Saturday, 28 November 2009

Glaucous-winged Gull (Larus glaucescens), 4cy, 27.11.2009, Aarhus Harbor, Denmark

This Glaucous-winged Gull was found and identified straight away by the great local birder Rune Sø Neergaard. It is the first Glaucous-winged Gull for Scandinavia and only the 5th record in Western Palearctic.

Note that most of my photos in this post are underexposed making the outer primary pattern in the flying bird appear darker than the bird originally was. For more well exposed photos of the same bird in the almost same minutes please have a look here, here, here and here.


RSN said...

Fed obs!

Og fed dokumentation og godt forudset, at den snart ville lette. Hvem snakker du i tlf med?

Mvh Rune

Kent Olsen said...

Ja, fed obs, du fik Århus på landkortet

Jeg snakker med Morten Bentzon og senere en længere tid med Sebastian Klein, det var ham jeg lagde på overfor...


Andy Paterson said...

Great find and i/d. Send it down here!
Andy Paterson,
Torremolinos, Spain

jake said...

Certainly not a PURE Glaucous-winged Gull. The primaries are looking too dark. Not one to count for a FIRST record.

Kent Olsen said...

It looks fine for a Glaucous-winged Gull, except that I would call it in it's 3rd cy in November (4cy next January). The extent of dark mottling on the head, dusky in the tail (best seen in the video), extent of blackish in the bill, and brownish wash to the inner primaries and some of the wing coverts indicate 3rd-cycle whereas most or all 4th-cycle birds are indistinguishable from adults. I'd also call it a male based on the apparent large bulk, wedge-shaped head, and large bill.

As you probably know Glaucous-winged Gull is quite variable in appearance, being paler in northern-breeding populations and darker in southern-breeding populations, and hybridizing with Glaucous Gull to the north and (extensively) with Western Gull to the south in North America (and probably also Slaty-backed Gull in Asia). This one seems about average, perhaps a bit darker than average, but I see no indication of substantial introgression with Western or other gulls.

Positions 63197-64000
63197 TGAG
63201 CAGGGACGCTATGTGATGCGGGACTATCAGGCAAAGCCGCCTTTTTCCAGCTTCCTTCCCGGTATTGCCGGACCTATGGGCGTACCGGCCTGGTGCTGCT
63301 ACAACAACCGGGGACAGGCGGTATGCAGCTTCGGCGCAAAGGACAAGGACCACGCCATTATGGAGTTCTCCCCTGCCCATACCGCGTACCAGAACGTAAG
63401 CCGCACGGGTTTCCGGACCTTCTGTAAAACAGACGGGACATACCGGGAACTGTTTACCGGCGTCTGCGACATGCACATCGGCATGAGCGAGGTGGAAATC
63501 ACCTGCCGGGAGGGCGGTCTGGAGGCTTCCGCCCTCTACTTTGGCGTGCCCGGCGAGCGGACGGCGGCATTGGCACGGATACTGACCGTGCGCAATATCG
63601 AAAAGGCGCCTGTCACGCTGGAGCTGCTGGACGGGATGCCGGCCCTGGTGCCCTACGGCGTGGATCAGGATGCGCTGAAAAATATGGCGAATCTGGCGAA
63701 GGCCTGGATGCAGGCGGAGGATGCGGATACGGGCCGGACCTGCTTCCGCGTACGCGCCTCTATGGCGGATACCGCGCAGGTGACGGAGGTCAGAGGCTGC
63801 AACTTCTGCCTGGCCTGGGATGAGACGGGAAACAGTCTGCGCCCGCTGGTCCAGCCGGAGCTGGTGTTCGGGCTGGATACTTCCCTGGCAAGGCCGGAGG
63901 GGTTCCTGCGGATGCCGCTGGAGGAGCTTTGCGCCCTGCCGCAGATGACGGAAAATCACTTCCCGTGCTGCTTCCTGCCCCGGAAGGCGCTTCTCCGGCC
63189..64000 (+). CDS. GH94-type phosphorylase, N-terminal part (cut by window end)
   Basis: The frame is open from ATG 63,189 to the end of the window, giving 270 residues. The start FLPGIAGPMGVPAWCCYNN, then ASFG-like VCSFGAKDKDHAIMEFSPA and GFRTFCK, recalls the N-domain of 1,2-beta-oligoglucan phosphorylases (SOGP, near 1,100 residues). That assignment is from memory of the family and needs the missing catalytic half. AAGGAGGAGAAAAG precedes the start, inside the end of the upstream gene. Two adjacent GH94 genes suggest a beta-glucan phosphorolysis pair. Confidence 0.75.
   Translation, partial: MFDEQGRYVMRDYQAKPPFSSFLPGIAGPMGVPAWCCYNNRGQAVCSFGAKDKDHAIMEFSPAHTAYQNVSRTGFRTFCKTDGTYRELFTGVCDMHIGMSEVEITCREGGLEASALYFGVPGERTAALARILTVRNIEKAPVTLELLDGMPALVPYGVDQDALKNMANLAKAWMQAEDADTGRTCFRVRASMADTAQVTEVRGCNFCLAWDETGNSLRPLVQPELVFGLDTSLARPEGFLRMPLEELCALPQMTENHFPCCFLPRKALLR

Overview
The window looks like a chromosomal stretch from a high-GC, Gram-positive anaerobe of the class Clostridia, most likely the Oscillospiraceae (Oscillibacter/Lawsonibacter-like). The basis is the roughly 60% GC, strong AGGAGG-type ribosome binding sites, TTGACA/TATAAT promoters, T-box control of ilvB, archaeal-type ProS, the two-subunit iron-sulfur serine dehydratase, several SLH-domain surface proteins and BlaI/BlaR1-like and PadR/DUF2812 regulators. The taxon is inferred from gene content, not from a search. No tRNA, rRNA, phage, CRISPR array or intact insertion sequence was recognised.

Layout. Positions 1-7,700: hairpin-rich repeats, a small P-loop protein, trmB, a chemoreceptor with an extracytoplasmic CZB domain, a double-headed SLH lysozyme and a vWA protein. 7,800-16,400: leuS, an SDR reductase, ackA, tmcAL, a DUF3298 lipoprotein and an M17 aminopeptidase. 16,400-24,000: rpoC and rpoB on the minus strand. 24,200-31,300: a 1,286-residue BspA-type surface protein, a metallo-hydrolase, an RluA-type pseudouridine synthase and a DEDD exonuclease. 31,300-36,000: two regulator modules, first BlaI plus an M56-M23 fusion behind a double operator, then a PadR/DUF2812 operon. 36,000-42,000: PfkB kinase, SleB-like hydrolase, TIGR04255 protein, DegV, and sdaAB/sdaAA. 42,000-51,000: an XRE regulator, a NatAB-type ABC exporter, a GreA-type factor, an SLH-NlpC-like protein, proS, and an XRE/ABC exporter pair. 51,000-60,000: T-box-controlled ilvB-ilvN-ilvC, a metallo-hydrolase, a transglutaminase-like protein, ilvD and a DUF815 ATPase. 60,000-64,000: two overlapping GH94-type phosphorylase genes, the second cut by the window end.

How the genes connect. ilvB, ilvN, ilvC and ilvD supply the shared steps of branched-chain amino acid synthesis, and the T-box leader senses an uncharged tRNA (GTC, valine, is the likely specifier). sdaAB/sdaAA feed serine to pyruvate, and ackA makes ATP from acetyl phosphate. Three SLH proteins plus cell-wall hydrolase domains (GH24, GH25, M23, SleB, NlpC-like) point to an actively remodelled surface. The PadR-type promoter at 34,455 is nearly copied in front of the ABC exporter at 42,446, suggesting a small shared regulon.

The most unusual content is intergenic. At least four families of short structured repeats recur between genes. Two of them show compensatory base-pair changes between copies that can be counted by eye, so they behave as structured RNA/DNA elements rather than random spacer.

Hope this helps,

Peter Pyle

Kent Olsen said...

I'm a member of the Washington Bird Records Committee and a "student of gulls" so thought I would give my opinion.

This bird looks like a very stereotypical Glaucous-winged Gull in the state of Washington, as far as structure and facial countenance go. The somewhat bulbous bill shape and gluttonous look to the head are good. The heavy mottling with horizontal "stitch-like" bars and cross-hatching on the breast is unique.

Some of the flight shots, particularly the more under-exposed ones, show slightly darker primaries than the purest-looking birds found here, suggesting way back in the bird's genetic history there might be some presence of a dark-primaried gull (either Western or Herring), but it is honestly not enough for me to call it anything but a Glaucous-winged Gull. Either way, this is a bird with origins likely in the heart of the Glaucous-winged Gull's range.

The bird is likely in its 4th or possibly 5th calendar year, given the mature plumage but still immature bill.

Charlie Wright

Kent Olsen said...

If I saw that bird here, it would blend right in with the other Glaucous-winged Gulls. I can’t see any marks on your bird that would indicate a different species.

I have quite a few Glaucous-winged Gull images posted on my web site


Michael G. Shepard
Victoria BC Canada
“Land of the Glaucous-winged Gull”

Kent Olsen said...

I agree with Michael. Were I to see this in British Columbia, I would not give it a second glance - bearing in mind, that on the Pacific coast the Glaucous-winged Gull population contains a large percentage of birds with Western Gull genes.

This bird strikes me as being 'pure'.

M B Lancaster,
Currently - Tenerife, Islas Canarias